A few days after the two-day snowstorm dubbed “snowmegaddon,”a woman (plaintiff) slips on re-freezing snow and sustains injuries. The plaintiff and her husband were walking through a shopping center parking lot while taking their two small dogs to visit a pet store. The plaintiff slipped on black ice formed when melting snow re-froze.
Performing their job of maintaining the shopping center parking lot, the defendant company pushed show from this snowstorm into large piles created in numerous parts of the parking lot. The snowstorm occurred on January 22 and 23. The plaintiff’s fall occurred on the evening of January 27. The pile of snow at issue in this incident was situated on a slight angle. Thus, as the snow melted and drained away from the pile of snow, it drained across the crosswalk. When the temperature dropped, the water (melted snow) re-froze,creating a patch of black ice.
The plaintiff’s fall resulted in serious fractures of her ankles. These injuries required open surgery to place hardware to close the fractures. Plaintiff then developed post-operative infection, which was treated with oral and intravenous antibiotics. A second surgical procedure was necessary to remove the hardware. In addition, plaintiff endured several debridements and skin grafting in order to close the site after surgery.
The issue at the center of this matter was liability for the condition of the parking lot and, hence, for the plaintiff’s fall and injuries.Plaintiff’s legal team called upon the leading liability expert on snow and ice removal, John Allin. Allin held that the firm responsible for maintaining the parking lot was not negligent in piling snow in areas in addition to the designated snow pile locations (due to the unusually heavy snow). The firm(defendants) were negligent in not moving these snow piles in a timely manner after the snowstorm. Allin also argued that the defendants were also negligent in not pre-treating the parking lot near the snow pile when the weather forecast was for a drop in temperature below the freezing mark on the night of the incident.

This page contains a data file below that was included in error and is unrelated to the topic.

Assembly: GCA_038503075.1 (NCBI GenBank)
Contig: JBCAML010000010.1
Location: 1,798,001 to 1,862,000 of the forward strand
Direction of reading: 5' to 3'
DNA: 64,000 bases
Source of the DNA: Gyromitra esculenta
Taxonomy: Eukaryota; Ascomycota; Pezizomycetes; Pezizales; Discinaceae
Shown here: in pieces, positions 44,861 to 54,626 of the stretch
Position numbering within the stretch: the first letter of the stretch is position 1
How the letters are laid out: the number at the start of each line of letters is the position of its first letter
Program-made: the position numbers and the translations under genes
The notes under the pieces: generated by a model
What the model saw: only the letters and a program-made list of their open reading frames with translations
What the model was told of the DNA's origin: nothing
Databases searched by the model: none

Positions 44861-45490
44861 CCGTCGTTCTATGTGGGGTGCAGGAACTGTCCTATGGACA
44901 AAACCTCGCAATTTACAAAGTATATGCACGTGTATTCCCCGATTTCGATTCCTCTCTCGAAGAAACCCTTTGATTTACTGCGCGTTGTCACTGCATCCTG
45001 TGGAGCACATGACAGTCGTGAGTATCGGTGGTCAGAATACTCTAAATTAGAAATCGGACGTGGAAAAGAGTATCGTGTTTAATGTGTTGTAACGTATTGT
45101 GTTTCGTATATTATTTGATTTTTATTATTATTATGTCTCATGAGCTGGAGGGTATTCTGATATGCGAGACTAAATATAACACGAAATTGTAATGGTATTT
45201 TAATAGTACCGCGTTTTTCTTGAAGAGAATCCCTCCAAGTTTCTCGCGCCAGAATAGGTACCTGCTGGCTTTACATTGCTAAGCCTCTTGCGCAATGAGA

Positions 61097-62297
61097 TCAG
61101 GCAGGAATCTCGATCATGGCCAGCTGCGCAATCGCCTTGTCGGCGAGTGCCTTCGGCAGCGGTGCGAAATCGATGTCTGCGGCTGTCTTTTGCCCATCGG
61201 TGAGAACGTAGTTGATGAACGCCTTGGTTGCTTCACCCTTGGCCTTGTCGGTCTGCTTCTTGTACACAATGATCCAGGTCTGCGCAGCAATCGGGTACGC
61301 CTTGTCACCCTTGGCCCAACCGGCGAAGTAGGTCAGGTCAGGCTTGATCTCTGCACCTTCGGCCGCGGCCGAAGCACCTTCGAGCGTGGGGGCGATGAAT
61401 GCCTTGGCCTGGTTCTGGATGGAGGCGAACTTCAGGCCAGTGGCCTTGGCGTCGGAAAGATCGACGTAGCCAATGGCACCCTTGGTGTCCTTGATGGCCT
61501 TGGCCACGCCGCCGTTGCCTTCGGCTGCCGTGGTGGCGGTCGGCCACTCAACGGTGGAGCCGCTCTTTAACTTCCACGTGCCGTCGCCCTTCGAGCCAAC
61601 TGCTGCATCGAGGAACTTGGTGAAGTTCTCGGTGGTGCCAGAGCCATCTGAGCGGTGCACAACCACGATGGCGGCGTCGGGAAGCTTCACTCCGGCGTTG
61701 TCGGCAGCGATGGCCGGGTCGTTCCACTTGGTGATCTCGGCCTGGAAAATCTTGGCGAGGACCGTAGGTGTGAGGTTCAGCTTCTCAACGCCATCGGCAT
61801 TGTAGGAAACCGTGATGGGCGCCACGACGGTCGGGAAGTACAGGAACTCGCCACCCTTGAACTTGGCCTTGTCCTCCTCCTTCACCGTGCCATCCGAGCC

Plaintiff claimed medical expenses of $191,500. There was no claim for lost wages. The case was settled (out of court) approximately one week prior to the scheduled trial date. The settlement for the plaintiff was$400,000. This settlement was paid partly by the owner of the parking lot and partly for the parking lot maintenance company.
This case offers a couple of takeaways.
First, when walking near piles of snow after a snowstorm, we need to be particularly careful and attentive for patches of black ice. Unless the pavement dries completely during or after melting, we should expect that a drop in temperature will cause refreezing.
Second, property owners and their tenants are responsible for the safe condition of parking lots, sidewalks, etc. after snowstorms. If we fail to remove snow and ice from the premises, we will be liable for any injuries sustained by a visitor on the premises.
If you or a love one is harmed due to the negligence of a property owner or those responsible to maintain it adequately, you may be entitled to financial compensation for your injuries and medical costs. If you need legal advice or legal representation in a premises liability case, call Altizer Law, P.C. in Roanoke,VA. Bettina Altizer is a disciplined, compassionate, and aggressive advocate for the rights of plaintiffs. She and her team will work with you to build a case for the largest possible compensation.